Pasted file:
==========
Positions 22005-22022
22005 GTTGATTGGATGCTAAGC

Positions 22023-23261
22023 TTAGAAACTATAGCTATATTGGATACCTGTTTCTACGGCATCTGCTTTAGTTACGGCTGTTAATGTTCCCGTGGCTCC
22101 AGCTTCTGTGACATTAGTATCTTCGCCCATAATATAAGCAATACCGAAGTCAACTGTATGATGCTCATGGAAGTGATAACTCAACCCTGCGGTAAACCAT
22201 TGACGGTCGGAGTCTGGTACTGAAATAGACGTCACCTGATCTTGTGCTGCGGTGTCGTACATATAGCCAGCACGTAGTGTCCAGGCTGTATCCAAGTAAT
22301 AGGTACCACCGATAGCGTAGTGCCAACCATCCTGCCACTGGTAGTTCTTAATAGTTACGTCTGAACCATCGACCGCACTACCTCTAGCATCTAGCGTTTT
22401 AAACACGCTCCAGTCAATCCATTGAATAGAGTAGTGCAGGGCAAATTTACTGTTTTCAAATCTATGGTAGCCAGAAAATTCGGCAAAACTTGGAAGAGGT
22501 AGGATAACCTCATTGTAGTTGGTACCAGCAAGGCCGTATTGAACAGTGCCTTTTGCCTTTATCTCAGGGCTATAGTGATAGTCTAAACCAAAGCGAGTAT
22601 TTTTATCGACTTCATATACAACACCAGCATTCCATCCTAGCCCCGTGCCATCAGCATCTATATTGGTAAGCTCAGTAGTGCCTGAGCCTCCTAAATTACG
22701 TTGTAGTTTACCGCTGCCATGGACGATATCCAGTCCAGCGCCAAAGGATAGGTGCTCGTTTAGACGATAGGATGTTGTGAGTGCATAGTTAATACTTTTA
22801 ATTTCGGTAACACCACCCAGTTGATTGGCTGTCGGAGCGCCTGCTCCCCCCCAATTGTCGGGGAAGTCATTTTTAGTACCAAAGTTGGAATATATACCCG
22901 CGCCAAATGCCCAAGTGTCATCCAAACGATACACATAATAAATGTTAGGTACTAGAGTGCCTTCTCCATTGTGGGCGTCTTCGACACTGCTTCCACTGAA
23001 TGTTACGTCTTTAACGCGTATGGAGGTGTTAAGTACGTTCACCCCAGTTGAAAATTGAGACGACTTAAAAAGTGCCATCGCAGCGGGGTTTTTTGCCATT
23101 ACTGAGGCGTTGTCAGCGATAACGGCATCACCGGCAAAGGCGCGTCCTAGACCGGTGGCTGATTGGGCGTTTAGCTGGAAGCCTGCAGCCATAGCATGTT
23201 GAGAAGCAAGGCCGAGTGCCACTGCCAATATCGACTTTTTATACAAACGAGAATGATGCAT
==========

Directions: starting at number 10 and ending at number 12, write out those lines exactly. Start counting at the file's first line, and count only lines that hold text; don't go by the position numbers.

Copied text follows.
22601 TTTTATCGACTTCATATACAACACCAGCATTCCATCCTAGCCCCGTGCCATCAGCATCTATATTGGTAAGCTCAGTAGTGCCTGAGCCTCCTAAATTACG
22701 TTGTAGTTTACCGCTGCCATGGACGATATCCAGTCCAGCGCCAAAGGATAGGTGCTCGTTTAGACGATAGGATGTTGTGAGTGCATAGTTAATACTTTTA
22801 ATTTCGGTAACACCACCCAGTTGATTGGCTGTCGGAGCGCCTGCTCCCCCCCAATTGTCGGGGAAGTCATTTTTAGTACCAAAGTTGGAATATATACCCG